WATER BALLOONS AND SMILES: Senior Peer Assistance and Leadership program member Jude Masoni holds up his fellow PAL, senior David Herring, as a human shield to protect himself from the path of an incoming water balloon. Students paid $1 to throw a balloon at the PALS on Tuesday as part of the shooting PAL-ery, one of the Pink Week fundraisers intended to raise money for the Breast Cancer Resource Center of Central Texas, an Austin-based non-profit that provides personalized support to those affected by breast cancer.  Year after year the PALS put on Pink Week in order to raise funds and awareness for the fight against breast cancer. The PALS put on a variety of different events the whole week at lunch in hopes of both bringing in profits and bringing an exciting week of fun to the McCallum community.

Herring was made a target of the water balloon by his cross-country teammates.

“I enjoyed seeing my teammates coming out to donate as I was telling them about it the week prior,” Herring said. “I was also just having fun on that nice day with my fellow PALS. Some of them that did the PAL-lery that day, like Jude, I’ve known since elementary school.”

Caption by Chloe Lewcock with reporting by JoJo Barnard. Photo by Beatrix Lozach.

A GLIMMER OF EXCITEMENT: Charlie Hilldale gets ready to enjoy the Pink Week activities outside. He enjoyed Pink Week activities with his friends, and it was important for him that the school was bringing awareness for this type of thing.

“I have a younger sister, and if she got breast cancer I’d want her condition to be well-researched,” Hilldale said. “Pink Week does a good job of raising money and awareness for a real cause.”

Photo and caption by Carlo Hinsdale.

PINK AND PROUD: Sophomore Chloe Seckar-Martinez performs the school fight song with fellow Blue Brigade members at the Pink Week pep rally last Friday. The pep rally differed from others in that it was there to spread breast cancer awareness.

“It’s so special being able to dance for such an amazing cause,” Seckar-Martinez said. “Even though we don’t necessarily dance to raise money, we are still able to come together as a team and stand up against breast cancer.”

Being Pink Week, the pep rally also came with additional festivities that were specific to the week.

“I love everything that comes with Pink Week such as pie-ing the teachers in the face, as well as the decorations and activities at lunch,” Seckar-Martinez said. “I also enjoyed our dance, which sent out a message about being a survivor, which was very special for Pink Week.”

Not only did the pep rally support a good cause, but it also allowed groups such as Mac Band and Blue Brigade to show off what they have been working on.

“I look forward to pep rallies every week we have one,” Seckar-Martinez said. “I just love putting on a big performance and being able to show the people at McCallum the hard work that we do in Blue Brigade.”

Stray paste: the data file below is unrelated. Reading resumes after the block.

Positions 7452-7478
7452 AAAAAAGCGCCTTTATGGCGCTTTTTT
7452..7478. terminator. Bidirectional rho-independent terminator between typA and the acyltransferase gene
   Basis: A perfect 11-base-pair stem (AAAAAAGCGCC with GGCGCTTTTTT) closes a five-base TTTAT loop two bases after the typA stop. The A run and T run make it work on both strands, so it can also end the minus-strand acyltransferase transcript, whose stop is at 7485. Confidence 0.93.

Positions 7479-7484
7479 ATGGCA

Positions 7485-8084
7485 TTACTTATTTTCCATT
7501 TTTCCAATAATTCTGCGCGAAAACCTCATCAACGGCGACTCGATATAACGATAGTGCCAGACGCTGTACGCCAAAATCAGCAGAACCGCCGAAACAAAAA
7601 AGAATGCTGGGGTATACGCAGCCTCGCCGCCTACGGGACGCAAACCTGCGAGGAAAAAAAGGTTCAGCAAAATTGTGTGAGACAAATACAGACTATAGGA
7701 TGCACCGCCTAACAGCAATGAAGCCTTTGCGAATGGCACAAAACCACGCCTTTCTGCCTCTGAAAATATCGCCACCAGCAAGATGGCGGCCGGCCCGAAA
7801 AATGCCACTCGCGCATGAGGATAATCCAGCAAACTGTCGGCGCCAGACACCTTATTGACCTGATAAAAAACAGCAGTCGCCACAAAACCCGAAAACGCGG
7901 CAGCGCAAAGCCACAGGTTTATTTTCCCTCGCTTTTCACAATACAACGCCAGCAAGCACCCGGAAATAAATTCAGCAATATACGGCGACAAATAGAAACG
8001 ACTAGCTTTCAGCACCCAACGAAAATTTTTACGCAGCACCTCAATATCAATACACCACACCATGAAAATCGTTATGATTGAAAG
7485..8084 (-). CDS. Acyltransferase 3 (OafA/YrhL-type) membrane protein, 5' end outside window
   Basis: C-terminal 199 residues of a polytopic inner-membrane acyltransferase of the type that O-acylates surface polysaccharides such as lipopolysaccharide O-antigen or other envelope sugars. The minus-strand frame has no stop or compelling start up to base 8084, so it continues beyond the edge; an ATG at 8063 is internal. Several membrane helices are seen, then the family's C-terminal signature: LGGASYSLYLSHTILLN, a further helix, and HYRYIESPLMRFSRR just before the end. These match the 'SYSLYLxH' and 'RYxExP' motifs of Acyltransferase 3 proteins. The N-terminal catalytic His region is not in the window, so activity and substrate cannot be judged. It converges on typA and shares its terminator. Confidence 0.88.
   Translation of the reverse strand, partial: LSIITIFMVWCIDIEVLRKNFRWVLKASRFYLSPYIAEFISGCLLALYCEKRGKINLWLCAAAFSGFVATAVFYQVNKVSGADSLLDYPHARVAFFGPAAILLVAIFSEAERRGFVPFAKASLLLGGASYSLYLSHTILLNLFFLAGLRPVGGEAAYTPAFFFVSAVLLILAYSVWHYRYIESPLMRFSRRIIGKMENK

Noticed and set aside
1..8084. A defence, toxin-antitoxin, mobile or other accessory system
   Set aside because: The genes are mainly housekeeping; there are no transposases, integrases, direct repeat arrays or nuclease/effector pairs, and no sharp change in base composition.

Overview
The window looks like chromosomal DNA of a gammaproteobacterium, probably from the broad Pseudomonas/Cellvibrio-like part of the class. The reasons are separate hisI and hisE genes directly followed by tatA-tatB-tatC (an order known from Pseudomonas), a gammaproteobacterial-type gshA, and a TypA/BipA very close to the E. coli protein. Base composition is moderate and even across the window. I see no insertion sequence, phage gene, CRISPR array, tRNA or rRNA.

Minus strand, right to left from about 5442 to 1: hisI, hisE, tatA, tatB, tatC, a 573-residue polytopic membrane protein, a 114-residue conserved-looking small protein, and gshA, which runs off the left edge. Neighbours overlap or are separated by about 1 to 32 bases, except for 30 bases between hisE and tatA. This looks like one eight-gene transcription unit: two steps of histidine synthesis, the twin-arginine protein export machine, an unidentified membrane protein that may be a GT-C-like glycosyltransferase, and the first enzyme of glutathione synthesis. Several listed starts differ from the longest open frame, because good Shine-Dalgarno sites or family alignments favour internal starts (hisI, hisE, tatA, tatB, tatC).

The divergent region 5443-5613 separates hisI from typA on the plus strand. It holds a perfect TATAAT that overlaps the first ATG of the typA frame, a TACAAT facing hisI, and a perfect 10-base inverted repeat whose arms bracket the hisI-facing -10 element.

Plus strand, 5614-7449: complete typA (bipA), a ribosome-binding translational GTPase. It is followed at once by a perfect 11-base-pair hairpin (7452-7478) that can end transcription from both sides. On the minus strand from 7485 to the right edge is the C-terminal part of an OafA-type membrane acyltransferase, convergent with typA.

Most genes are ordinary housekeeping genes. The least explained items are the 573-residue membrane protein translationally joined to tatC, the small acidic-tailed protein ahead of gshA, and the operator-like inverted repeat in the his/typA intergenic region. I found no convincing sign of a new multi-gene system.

Caption by JoJo Barnard. Photo by Julia Copas.

TREATS AND TRINKETS: Junior Bea Safer smiled while manning the treats and trinkets station on Wednesday’s Pink Day during lunch. Safer sold bags of candy, sunglasses and more. She was proud of how successful the PALS program was with Pink Week this year.

“I know so far, we’ve raised over $2,000,” Saffer said on Thursday, “and that will all go to the Breast Cancer Resource Center!”

Photo and caption by Olivia Dungan.

PIE IN THE FACE: For Larry Featherstone, every year’s Pink Week comes with another chance to uphold a tradition. This year marked the sixth time the assistant principal has gotten pied by the PALS at the annual Pink Week pep rally. The event made him anxious at first,

“I think the first time it happened I didn’t know what to expect,” Featherstone said. “I didn’t know it was shaving cream–I thought it was actual pie. Shaving cream took a little bit of the anxiety off and just the fear of the unknown the first time it happened.”

As he continues to participate though, it’s gotten easier. He no longer worries about the actual event, instead the clean-up afterward.

“I had more anxiety about the cleanup afterward than the actual pieing,” Featherstone said. “Just making sure I can get all of the crevices; get all that shaving cream off.”

This year, the assistant principal had to wait to get pied, letting the other teachers take their turns before he stepped up to the plate. Unaware that he was going later, Featherstone initially thought the PALS had decided not to let him participate.

“I was there and everybody got pied and I thought ‘you guys forgot about me!’” Featherstone said.

Instead, he and Principal And Baxa got a pie to the face as a duo, taking the stage after everyone else.

Featherstone enjoys the event every year, as it gives him a chance to once again be a part of the high-school experience.

“It’s like being Peter Pan; I don’t know if i’m dating myself but i never get old–i’m always a teenager,” Featherstone said.

He wouldn’t trade it for the world, and suggests every teacher try and take part at least once, even if they’re nervous.